Leading UAE-based smart and green facilities management (FM) company Farnek, in partnership with Dutch green-tech projects specialist developer Urban Ponics, has created a 240sqm vertical rooftop garden at Farnek’s brand new staff accommodation centre in Dubai South – Farnek Village.
Farnek arranged for a team of experts from Urban Ponics in the Netherlands to fly into Dubai last week, to set up the rooftop garden nursery and construct the 200sqm ‘shade house’, which provides a blend of shade and light to create suitable conditions for shade-loving plants to thrive.
Urban Ponics together with Farnek’s in-house engineering team, assembled the three-metre high, metal tube framework in less than two weeks. The completed structure is equipped with green shade netting, grow pods, lava buckets, misters, pumps, water tanks, irrigation and drainage pipes.
Markus Oberlin, CEO, Farnek, said: “The rooftop garden will now be able to produce over 3,000 leafy greens such as lettuce, coriander, kale and spinach, as well as tomatoes, cucumbers, eggplants, capsicums and chillis.
“The first harvest should be ready in around six weeks and will be used in our kitchens, promising to be tastier, more nutritious and dare I say, ‘greener’, than ordinary salad plants.”
The produce is being grown using internationally recognised, sustainable methods including the use of vertical farming columns for a “mistponic” application, which is by far, the most sustainable soil-less growing technique, as it uses up to 90% less water than the most efficient conventional hydroponic and aquaponic systems.
Ryan Mitchell, Workers Welfare Manager at Farnek, commented: “Moreover, we recycle the condensate water from the air handling units to provide irrigation (misting water), we even reuse the nutrients washed into the runoff irrigation water.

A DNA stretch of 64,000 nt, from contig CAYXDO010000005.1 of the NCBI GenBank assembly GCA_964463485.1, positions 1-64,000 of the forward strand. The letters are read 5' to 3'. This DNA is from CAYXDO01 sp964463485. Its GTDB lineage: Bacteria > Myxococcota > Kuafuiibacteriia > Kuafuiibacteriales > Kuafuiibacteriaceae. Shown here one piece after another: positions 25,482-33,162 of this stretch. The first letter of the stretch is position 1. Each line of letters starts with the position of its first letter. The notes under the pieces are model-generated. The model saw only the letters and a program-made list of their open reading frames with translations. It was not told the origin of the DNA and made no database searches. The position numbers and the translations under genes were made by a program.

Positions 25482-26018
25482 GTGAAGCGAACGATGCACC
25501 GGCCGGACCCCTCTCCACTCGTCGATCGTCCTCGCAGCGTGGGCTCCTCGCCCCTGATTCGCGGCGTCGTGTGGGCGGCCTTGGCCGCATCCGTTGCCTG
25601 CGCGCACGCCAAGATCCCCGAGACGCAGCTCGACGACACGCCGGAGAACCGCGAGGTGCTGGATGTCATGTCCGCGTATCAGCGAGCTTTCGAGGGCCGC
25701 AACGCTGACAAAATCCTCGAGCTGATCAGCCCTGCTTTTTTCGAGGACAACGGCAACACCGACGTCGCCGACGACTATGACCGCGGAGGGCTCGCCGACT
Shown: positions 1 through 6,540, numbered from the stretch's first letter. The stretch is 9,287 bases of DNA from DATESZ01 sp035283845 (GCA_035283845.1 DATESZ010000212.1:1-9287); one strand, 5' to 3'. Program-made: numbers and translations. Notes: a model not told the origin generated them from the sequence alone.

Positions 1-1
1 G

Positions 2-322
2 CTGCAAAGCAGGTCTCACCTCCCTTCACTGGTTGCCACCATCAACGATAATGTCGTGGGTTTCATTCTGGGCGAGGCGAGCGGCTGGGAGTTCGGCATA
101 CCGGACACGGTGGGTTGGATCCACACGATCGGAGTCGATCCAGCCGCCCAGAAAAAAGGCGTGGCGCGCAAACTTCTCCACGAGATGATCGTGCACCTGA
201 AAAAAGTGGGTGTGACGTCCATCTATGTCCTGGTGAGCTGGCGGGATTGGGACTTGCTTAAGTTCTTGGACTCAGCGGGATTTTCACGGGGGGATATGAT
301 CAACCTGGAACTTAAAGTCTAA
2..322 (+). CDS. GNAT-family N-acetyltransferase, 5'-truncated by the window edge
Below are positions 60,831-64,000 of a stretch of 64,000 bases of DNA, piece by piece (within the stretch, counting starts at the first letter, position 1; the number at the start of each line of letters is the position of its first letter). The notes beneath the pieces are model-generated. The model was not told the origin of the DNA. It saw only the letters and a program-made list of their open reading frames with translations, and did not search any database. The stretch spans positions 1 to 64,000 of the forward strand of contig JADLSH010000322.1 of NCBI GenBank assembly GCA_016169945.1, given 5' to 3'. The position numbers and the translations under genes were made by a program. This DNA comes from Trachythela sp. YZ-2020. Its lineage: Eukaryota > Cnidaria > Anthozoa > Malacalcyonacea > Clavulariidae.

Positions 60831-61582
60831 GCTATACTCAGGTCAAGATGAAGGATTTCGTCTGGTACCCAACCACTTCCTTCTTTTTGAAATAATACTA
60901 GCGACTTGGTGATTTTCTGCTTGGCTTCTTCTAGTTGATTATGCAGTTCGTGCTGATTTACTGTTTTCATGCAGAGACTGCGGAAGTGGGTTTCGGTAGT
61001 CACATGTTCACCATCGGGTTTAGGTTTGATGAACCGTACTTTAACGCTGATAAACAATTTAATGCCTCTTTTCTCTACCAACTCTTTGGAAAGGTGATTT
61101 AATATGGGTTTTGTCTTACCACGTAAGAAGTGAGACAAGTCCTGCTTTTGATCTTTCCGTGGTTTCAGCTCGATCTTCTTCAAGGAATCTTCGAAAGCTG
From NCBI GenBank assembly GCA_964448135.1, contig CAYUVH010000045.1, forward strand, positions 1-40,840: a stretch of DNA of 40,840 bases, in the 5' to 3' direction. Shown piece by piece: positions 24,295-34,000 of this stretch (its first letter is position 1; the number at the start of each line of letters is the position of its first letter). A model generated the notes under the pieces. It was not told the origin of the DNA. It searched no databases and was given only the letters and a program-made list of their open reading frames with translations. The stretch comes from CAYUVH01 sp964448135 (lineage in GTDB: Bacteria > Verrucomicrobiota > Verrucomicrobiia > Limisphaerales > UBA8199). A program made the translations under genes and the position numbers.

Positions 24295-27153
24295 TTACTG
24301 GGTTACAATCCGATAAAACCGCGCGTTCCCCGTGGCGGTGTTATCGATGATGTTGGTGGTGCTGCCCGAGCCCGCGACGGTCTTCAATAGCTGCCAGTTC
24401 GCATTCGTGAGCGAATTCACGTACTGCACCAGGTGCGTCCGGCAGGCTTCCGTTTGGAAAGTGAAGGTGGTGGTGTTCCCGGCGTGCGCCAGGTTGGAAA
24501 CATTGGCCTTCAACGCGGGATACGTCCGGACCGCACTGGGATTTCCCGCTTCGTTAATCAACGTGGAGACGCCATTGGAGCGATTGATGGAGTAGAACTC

Inside the shade house there are 40 PODs each two metres high and given their cylindrical design, optimizing vertical space by yielding 80 plants. The 240 sqm area of rooftop, which is the same size as a tennis court, will yield the
equivalent of a half-acre of cultivated land, so, a hundred times more efficient than conventional farming.
“That’s one of the main advantages of utilising vertical farming technologies,” added Mitchell. “It’s the massive increase in crop yield per square metre and looking longer term, smart urban farming like this can help to reduce the ‘food desert’ effect in many densely populated areas. In essence any flat rooftop in the UAE is a potential market garden, irrespective of our arid environment.”
The garden even has its own dedicated nursery, where seedlings are grown in reusable plastic trays, which are lined with biodegradable bags, made from recycled potato starch. They are nurtured over a couple of weeks before being transferred into a small outdoor nursery. Once their roots have strengthened, they are ready to be planted in the main shade house.
“We will be able to cut down on the amount of salad plants we normally have delivered reducing our carbon footprint. We can also improve the nutritional content of our daily meals which will improve the overall health and wellbeing of our staff,” added Mitchell.
Finally, food waste collected in the staff kitchens will be sent for onsite composting, which once decomposed, will provide a compost rich in plant nutrients and beneficial organisms. This will be fed into the nursery pots, thus closing the circular economy and starting the whole life cycle over again.